In early March, Stanford Women’s Soccer Goalie Katie Meyer died by suicide, sparking a nationwide conversation on mental health, specifically that of student-athletes.
Meyer was a star goalie for Stanford, and she helped lead her team to the NCAA Championships in 2019. The accomplished senior was an international relations major with a minor in history. The Newbury Park, California native was also the captain of the soccer team and an RA on campus.
The tragic situation highlighted some unique struggles student-athletes face on a daily basis. Between schoolwork, athletics, maintaining a social life and getting enough rest to recover, the life of a student-athlete brings about many difficult stressors. Speaking to the Today Show, Meyer’s mother Gina added, “There is anxiety, and there is stress to be perfect, to be the best, to be No. 1.” The stigma surrounding mental health in the sports world has begun to become more widely addressed, with athletes such as Simone Biles, Michael Phelps and more all speaking out to discuss the mental toll that athletes at such high levels face. Although much progress has been made, there is still more work to be done for athletes to get the support they need to feel their best and be mentally healthy.
It has also shed light on the mental health situation for students at Stanford, which has seen four such incidents in the past thirteen months, according to the San Francisco Chronicle. This has raised questions about the university’s handling of the situation and the role schools can play in impacting students’ mental health.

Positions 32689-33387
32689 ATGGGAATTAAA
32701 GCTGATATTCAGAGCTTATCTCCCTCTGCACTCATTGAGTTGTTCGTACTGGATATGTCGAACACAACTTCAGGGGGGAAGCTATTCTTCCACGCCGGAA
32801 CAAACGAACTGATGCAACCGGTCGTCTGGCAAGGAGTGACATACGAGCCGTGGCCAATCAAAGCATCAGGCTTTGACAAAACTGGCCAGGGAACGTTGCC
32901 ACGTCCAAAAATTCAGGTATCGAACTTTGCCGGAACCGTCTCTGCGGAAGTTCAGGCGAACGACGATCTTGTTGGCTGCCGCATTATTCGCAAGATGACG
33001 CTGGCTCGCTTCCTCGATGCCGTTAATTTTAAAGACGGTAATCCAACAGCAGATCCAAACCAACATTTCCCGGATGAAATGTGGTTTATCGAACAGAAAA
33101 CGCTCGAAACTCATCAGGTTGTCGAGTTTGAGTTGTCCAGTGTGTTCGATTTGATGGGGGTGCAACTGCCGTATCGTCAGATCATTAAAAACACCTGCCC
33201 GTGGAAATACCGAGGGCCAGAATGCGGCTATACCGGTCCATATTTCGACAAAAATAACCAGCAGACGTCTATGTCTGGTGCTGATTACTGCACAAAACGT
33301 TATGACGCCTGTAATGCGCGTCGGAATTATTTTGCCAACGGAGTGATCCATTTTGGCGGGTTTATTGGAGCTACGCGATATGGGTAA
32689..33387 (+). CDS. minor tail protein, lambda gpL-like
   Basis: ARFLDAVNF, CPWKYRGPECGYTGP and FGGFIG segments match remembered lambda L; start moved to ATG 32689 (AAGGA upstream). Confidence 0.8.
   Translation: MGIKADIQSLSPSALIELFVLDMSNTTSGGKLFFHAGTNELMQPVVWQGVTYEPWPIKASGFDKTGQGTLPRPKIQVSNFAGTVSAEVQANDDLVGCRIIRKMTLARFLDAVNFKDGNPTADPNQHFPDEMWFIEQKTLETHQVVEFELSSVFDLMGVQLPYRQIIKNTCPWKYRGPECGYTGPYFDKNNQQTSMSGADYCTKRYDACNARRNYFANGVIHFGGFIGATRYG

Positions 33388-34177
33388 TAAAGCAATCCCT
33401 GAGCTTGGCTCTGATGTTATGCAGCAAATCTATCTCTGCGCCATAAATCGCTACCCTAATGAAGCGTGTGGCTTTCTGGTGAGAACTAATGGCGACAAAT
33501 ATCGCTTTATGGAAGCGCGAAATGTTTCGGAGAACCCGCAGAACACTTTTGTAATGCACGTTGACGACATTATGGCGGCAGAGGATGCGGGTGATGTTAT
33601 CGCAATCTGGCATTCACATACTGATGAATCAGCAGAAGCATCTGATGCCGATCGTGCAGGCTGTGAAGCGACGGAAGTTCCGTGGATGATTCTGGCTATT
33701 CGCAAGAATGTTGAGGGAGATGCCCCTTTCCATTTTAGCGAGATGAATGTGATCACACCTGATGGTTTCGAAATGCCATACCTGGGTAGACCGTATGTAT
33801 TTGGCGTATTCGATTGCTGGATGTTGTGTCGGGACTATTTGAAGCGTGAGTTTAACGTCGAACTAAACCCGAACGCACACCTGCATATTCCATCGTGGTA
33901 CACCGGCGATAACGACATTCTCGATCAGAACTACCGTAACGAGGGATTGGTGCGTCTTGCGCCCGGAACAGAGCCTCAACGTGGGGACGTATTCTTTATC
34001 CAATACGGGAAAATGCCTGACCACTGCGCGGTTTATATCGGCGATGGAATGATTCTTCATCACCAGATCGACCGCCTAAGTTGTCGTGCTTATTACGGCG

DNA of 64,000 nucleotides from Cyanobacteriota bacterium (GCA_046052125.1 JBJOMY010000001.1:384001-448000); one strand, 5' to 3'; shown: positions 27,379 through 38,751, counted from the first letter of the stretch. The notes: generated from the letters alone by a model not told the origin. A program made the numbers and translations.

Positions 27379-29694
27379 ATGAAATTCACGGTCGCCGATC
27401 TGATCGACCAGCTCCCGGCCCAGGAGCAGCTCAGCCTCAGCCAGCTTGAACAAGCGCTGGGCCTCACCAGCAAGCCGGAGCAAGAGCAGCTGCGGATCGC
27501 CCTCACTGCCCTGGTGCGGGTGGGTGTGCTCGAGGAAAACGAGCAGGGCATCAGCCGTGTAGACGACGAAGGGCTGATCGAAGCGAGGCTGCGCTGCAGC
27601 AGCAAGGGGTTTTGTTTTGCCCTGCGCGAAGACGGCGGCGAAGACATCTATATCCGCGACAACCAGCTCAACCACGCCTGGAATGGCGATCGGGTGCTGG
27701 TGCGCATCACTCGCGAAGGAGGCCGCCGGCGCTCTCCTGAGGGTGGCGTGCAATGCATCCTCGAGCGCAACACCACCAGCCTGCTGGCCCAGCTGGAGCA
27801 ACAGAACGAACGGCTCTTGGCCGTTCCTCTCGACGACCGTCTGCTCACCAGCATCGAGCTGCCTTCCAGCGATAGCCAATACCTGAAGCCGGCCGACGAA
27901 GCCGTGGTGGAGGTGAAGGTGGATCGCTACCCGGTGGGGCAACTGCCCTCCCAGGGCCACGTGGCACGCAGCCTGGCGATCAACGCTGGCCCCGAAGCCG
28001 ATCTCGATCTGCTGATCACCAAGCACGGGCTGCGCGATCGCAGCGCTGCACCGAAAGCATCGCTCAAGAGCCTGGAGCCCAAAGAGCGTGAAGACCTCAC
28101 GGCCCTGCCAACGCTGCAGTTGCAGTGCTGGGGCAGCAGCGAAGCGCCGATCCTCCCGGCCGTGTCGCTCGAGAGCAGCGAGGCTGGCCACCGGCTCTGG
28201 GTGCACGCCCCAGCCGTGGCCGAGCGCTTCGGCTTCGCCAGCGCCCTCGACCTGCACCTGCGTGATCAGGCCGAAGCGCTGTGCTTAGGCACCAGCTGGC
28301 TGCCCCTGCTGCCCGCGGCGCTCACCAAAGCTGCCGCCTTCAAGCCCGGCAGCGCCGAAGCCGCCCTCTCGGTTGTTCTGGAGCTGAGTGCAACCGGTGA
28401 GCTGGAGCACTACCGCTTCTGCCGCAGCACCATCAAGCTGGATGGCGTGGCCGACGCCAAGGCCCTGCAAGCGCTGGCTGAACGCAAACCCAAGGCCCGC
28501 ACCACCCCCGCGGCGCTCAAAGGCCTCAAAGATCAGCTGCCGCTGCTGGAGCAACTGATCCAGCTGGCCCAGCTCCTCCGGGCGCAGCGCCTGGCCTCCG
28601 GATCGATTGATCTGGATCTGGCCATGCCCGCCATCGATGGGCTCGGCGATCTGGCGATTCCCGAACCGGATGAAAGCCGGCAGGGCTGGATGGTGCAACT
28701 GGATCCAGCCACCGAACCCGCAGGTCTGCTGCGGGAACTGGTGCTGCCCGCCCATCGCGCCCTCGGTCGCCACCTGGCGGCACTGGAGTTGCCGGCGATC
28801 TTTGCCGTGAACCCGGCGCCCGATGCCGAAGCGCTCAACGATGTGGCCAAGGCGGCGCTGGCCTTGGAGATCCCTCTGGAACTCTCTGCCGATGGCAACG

In response to the tragic event, the school said, “Our entire community is devastated by Katie’s death, and we share our deepest condolences with Katie’s family and everyone who knew her at Stanford, across the country and around the world. Katie touched so many lives. We are not able to share information about confidential student disciplinary matters. We as a university community continue to grieve with Katie’s family and cherish our memories of her.”
For Hope College students, a positive resource to reach out to is CAPS. CAPS has a 24-hour hotline, which students can call at (616) 395-7945, and appointments can also be scheduled during the business day with in-person and online availability, all of which are free of charge to students. Students can also send in request forms to check in on a friend who has been struggling, which can be done anonymously.